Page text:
wide wall. This second aperture permits microwave energy to radiate from the
waveguide. Depth alignment of the nozzle through the waveguide is such that the
nozzle tip rests approximately flush with the outer surface of the waveguide (n.b.:
there is a finite thickness to waveguide walls). That part of the nozzle found within
Waveguide
Plasma jet
Microwave power input
Quartz tube
to Sliding short
Nozzle
Injectors
Secondary gas
Nozzle gas
Figure 3.1. PSMPT assembly schematic.
the waveguide—and therefore exposed directly to the microwave radiation—has a
smooth surface. The segment of the nozzle nearest the tip reduces in diameter in a
conical manner. The nozzle and PSMPT assembly is typically oriented such that gas
flow is directed upward into the ambient atmosphere, though other orientations
are possible.
Unlike typical off-the-shelf waveguides, the PSMPT waveguide consists of a
WR–284 section tapered to a reduced-height—a decrease in narrow-wall height
to half of its standard value, approximately 1.7 cm. While maintaining the same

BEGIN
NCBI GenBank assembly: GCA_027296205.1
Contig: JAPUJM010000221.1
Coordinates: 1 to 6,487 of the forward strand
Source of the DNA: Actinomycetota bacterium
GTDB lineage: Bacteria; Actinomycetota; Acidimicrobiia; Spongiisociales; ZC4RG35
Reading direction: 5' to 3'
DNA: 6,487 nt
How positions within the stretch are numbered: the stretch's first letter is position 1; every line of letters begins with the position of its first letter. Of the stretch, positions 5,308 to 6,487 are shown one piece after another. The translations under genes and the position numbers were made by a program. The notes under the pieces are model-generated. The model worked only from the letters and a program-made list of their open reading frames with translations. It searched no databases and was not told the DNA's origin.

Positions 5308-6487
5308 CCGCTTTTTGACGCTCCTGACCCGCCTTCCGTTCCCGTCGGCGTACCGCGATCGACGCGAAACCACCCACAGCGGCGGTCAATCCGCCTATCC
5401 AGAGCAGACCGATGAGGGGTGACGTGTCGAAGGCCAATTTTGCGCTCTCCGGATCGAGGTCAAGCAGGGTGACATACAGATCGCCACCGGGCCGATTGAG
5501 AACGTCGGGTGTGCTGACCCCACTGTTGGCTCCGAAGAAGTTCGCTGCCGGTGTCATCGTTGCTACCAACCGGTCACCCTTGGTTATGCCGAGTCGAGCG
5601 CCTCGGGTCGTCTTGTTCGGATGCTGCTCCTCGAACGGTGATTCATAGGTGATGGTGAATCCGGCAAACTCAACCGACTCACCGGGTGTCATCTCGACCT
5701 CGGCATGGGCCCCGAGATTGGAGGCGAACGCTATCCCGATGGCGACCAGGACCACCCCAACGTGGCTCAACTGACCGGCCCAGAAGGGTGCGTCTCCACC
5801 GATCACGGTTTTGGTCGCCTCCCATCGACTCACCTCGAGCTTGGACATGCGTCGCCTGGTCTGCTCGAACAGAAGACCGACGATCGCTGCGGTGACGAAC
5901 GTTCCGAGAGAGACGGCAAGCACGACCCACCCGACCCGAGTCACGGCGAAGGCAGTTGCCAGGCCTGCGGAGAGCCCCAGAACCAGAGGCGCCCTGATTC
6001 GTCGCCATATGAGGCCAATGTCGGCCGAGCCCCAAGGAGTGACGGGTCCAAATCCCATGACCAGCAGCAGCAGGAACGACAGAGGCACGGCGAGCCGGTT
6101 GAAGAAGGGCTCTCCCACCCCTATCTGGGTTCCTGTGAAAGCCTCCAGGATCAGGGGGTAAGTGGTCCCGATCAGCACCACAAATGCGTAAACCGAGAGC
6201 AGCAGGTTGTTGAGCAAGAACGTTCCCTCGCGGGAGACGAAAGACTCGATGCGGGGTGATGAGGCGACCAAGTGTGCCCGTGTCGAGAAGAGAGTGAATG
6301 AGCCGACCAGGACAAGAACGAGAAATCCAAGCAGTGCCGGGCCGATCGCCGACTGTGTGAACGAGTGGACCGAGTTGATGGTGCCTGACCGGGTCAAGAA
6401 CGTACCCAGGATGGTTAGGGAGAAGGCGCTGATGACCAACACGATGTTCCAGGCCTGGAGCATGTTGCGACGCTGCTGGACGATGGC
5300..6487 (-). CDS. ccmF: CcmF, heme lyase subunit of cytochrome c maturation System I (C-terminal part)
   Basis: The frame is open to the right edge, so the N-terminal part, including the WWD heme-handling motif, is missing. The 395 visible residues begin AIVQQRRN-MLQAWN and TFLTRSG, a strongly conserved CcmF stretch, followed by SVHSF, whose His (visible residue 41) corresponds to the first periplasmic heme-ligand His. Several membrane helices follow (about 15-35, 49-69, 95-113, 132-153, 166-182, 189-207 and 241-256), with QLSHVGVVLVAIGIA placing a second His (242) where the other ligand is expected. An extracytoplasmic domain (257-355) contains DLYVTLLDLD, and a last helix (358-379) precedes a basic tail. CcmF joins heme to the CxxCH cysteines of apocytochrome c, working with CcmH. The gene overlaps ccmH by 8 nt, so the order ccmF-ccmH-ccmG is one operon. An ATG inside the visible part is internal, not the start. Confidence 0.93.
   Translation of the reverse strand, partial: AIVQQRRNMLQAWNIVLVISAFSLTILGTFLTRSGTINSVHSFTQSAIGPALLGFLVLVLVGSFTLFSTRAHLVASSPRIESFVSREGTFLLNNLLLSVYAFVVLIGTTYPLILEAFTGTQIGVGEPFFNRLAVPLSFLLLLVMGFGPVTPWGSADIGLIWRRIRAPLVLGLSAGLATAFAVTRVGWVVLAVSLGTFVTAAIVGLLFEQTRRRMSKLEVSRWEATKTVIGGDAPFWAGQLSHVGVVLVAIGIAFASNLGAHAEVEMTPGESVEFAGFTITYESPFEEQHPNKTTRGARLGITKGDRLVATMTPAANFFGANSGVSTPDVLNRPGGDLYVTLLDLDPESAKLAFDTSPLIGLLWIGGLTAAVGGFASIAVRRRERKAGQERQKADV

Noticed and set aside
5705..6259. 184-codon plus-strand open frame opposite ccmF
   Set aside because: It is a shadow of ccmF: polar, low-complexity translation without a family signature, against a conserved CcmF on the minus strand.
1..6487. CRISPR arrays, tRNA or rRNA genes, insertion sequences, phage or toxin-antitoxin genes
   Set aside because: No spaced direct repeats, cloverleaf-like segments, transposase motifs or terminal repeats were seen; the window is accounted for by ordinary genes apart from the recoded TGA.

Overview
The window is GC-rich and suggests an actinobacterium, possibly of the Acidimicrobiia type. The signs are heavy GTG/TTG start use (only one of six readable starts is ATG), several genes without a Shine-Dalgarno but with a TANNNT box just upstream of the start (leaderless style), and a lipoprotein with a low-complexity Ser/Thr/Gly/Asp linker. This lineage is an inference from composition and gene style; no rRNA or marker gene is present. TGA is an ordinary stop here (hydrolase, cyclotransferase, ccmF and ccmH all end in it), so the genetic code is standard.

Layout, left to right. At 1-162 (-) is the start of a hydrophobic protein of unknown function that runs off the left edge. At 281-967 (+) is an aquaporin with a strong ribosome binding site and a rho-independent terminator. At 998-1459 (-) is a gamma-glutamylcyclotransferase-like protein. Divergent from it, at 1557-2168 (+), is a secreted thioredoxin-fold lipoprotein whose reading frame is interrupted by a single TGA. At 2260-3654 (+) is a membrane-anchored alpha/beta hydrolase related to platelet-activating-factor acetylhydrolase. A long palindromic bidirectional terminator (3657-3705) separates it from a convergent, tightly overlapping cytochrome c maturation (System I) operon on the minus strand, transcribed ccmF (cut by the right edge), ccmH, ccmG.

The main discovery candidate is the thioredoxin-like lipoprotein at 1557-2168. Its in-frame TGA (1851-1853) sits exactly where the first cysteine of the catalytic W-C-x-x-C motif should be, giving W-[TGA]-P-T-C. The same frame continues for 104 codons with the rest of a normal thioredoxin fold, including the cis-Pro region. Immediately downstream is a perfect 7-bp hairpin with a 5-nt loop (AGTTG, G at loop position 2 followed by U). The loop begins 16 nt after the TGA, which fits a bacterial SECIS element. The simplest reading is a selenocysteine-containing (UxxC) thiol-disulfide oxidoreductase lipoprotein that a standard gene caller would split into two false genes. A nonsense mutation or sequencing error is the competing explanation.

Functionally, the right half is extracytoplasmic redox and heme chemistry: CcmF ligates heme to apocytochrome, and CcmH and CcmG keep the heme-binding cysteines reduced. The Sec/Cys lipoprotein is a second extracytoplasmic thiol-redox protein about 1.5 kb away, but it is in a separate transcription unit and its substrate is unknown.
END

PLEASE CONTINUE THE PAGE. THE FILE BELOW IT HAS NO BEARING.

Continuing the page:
guide wavelength and cutoff frequency, such reduced-height waveguides are often
used in microwave plasma applications to increase power density (and, therefore,
electric field strength) in the plasma region (see, e.g., [69, 70]). No special surface
treatment was given to the brass reduced-height waveguide.
To mitigate the effects of nozzle erosion, a secondary assist gas flows through
the waveguide walls through two injectors. A small quartz tube, made to slip-fit
inside of the waveguide aperture and sit on the bottom waveguide wall, confines
this secondary flow out through the aperture in the waveguide. Soldered to the
outer waveguide wall, the two injectors for the secondary flow gas are aligned at